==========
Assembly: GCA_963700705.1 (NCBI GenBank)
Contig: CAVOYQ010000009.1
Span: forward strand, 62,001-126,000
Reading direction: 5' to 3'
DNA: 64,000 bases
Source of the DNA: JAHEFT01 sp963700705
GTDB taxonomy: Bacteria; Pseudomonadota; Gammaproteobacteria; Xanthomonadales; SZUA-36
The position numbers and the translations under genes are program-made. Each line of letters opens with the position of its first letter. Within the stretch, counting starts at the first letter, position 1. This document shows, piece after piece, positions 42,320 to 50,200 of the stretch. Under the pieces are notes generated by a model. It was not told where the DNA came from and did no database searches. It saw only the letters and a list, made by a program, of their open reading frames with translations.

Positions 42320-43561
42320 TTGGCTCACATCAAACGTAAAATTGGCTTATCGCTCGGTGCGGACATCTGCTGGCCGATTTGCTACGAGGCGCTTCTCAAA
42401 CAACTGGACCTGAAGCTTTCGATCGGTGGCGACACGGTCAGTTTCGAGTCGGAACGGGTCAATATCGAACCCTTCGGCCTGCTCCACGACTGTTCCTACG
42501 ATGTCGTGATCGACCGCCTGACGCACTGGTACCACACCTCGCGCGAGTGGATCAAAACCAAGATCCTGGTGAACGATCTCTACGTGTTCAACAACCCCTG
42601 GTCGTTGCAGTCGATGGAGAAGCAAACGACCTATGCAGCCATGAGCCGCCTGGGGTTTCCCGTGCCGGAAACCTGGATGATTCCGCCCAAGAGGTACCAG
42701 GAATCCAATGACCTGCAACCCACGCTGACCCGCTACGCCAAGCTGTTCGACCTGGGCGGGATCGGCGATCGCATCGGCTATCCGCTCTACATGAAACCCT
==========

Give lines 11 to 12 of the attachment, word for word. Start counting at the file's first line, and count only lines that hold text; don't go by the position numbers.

42401 CAACTGGACCTGAAGCTTTCGATCGGTGGCGACACGGTCAGTTTCGAGTCGGAACGGGTCAATATCGAACCCTTCGGCCTGCTCCACGACTGTTCCTACG
42501 ATGTCGTGATCGACCGCCTGACGCACTGGTACCACACCTCGCGCGAGTGGATCAAAACCAAGATCCTGGTGAACGATCTCTACGTGTTCAACAACCCCTG